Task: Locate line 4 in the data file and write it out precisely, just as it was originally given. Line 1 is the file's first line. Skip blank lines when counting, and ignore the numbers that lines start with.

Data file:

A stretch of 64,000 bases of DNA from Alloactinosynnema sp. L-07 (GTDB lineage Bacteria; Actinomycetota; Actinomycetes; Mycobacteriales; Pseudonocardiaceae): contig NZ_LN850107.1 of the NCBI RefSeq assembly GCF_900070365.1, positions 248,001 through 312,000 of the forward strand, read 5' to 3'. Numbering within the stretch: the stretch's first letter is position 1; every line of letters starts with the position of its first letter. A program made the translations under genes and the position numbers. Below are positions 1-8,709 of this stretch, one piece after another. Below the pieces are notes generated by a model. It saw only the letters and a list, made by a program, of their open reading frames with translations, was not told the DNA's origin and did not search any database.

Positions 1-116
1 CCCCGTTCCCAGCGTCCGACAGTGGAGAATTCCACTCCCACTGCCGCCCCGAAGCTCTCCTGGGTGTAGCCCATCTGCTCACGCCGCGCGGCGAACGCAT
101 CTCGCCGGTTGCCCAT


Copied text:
101 CTCGCCGGTTGCCCAT